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Source material: Simplicity Parenting by Kim John Payne, M.Ed.
First description here: http://www.imfcanada.org/simplicity-parenting
"Payne describes the four pillars of excess as having too much stuff, too many choices, too much information and too much speed.
When children are overwhelmed they lose the precious down time they need to explore, reflect and release tension. Too many choices erodes happiness, robbing kids of the gift of boredom which encourages creativity and self-directed learning. And most importantly “too much” steals precious time....
So, how do we as parents protect our kids in this new “normal” society has created? Simple, we say no. We protect our kids and say no, so we can create space for them to be kids. No, Sam can’t make the birthday party on Saturday. No, Sophie can’t make soccer practice this week. And we recreate regular down time providing a sense of calm and solace in their otherwise chaotic worlds."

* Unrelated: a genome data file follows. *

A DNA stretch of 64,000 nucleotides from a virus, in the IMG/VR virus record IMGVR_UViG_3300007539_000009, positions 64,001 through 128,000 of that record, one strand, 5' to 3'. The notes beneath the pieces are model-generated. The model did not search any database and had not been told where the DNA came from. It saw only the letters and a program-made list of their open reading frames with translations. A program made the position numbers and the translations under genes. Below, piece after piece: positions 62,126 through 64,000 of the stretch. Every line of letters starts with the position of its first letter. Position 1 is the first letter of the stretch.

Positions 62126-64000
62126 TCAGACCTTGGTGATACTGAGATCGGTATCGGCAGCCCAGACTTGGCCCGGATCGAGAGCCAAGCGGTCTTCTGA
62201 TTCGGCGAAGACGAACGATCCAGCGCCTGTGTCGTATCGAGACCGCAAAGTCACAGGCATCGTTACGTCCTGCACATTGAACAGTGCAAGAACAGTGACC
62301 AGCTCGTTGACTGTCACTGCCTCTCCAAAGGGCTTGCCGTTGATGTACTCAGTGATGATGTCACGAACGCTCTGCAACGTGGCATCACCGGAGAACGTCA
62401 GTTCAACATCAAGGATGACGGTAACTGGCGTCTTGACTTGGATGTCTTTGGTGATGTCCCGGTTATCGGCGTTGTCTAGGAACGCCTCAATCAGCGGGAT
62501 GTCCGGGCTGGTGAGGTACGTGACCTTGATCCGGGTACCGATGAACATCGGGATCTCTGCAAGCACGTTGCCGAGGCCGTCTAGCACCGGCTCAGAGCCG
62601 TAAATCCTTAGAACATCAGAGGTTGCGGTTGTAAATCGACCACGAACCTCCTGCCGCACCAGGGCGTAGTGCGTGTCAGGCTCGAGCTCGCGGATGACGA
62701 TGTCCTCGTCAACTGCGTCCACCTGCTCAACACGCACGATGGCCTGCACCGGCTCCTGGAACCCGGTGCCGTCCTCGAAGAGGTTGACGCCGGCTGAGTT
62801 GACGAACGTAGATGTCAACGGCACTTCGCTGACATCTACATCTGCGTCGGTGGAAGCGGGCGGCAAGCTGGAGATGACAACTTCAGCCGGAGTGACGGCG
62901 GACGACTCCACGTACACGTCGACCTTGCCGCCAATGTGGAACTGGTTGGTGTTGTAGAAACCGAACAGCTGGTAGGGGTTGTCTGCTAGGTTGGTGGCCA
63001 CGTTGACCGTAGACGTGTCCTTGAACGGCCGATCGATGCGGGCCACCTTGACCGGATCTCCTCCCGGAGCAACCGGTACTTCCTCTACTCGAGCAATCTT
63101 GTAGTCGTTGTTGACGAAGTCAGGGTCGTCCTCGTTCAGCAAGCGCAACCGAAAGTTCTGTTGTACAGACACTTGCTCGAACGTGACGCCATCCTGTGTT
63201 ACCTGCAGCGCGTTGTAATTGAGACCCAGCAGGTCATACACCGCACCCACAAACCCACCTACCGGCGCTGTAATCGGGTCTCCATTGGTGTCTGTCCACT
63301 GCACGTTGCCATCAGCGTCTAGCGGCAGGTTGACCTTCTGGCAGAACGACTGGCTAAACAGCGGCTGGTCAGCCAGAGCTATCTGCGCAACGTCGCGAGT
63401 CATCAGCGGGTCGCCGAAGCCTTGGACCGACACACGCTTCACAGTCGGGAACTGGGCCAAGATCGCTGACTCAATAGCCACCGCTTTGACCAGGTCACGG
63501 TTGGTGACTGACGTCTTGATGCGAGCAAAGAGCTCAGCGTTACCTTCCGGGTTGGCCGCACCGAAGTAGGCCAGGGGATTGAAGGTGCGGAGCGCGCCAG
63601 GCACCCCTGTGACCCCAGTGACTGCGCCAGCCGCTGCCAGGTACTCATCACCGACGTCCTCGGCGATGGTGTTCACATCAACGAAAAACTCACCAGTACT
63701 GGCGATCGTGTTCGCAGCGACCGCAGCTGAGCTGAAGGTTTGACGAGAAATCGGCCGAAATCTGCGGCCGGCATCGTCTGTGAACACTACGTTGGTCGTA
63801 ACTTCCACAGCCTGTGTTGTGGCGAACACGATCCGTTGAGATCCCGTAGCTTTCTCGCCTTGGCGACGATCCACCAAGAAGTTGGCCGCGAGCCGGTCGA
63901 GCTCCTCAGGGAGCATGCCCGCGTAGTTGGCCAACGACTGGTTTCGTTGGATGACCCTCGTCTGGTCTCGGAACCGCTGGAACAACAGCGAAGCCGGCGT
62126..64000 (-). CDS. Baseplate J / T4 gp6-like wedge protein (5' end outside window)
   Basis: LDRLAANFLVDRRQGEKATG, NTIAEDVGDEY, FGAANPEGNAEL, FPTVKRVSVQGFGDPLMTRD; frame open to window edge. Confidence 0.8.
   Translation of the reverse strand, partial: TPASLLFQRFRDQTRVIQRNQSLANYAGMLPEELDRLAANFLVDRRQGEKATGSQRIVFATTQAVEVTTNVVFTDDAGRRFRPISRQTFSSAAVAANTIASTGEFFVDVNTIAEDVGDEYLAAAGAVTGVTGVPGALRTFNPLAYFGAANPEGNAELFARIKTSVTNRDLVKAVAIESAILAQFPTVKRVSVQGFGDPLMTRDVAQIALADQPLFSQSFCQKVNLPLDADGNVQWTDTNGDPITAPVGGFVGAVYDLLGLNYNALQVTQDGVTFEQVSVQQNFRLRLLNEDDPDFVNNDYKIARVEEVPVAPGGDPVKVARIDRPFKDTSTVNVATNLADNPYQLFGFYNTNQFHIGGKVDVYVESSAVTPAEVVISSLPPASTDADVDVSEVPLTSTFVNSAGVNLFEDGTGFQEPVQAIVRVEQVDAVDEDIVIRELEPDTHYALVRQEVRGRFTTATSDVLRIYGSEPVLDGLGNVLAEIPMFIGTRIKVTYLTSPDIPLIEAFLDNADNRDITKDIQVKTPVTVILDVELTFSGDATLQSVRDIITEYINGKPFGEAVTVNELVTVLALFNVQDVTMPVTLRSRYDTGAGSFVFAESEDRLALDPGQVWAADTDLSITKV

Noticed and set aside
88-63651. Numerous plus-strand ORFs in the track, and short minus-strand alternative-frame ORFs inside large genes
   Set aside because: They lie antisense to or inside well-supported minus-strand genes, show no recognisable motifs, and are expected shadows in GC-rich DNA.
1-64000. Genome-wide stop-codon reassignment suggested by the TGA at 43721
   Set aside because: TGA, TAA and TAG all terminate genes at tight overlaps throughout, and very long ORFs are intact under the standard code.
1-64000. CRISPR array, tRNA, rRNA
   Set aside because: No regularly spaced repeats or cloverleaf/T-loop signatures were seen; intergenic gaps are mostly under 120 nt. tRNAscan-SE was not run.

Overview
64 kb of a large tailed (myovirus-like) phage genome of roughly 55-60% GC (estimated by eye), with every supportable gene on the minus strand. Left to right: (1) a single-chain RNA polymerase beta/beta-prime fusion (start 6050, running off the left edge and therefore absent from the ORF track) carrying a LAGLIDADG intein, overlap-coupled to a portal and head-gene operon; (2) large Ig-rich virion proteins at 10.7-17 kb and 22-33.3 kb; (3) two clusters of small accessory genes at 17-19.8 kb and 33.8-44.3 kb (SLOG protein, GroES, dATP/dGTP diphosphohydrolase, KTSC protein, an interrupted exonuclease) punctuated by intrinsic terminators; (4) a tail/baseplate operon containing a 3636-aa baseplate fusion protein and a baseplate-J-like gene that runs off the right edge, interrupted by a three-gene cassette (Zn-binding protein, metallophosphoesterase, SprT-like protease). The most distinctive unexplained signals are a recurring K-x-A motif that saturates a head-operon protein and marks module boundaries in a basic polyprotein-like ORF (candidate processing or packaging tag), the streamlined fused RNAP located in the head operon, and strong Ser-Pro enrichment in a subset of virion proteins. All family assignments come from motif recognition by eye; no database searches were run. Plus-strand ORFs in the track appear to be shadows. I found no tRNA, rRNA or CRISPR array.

"Don’t be too misled by this idyllic description of family life. Pitched battles were also fought among siblings, including the great Gingerbread Elf Ice Rink War of 2015 (one child preferred a fondant ice rink, another wished to melt Jolly Ranchers, and after a compromise of melted Jolly Ranchers over fondant was reached, a third child peeled the first ice rink off and ate it). One child spent hours on homework, while another had the inevitable break-is-almost-over-and-I-didn’t-do-my-assignment realization late Saturday night...Denise Pope, one of the authors of “Overloaded and Underprepared: Strategies for Stronger Schools and Healthy, Successful Kids,” advocates protecting “PDF”: playtime, downtime and family time.” In the book, she and the co-authors Maureen Brown and Sarah Miles cite the research that tells us that our individual anecdotal sense that our children have far less free time than we once did is spot on. Higher-income children spend more time at school and activities than they once did, and have fewer opportunities to be with friends in an unstructured setting. "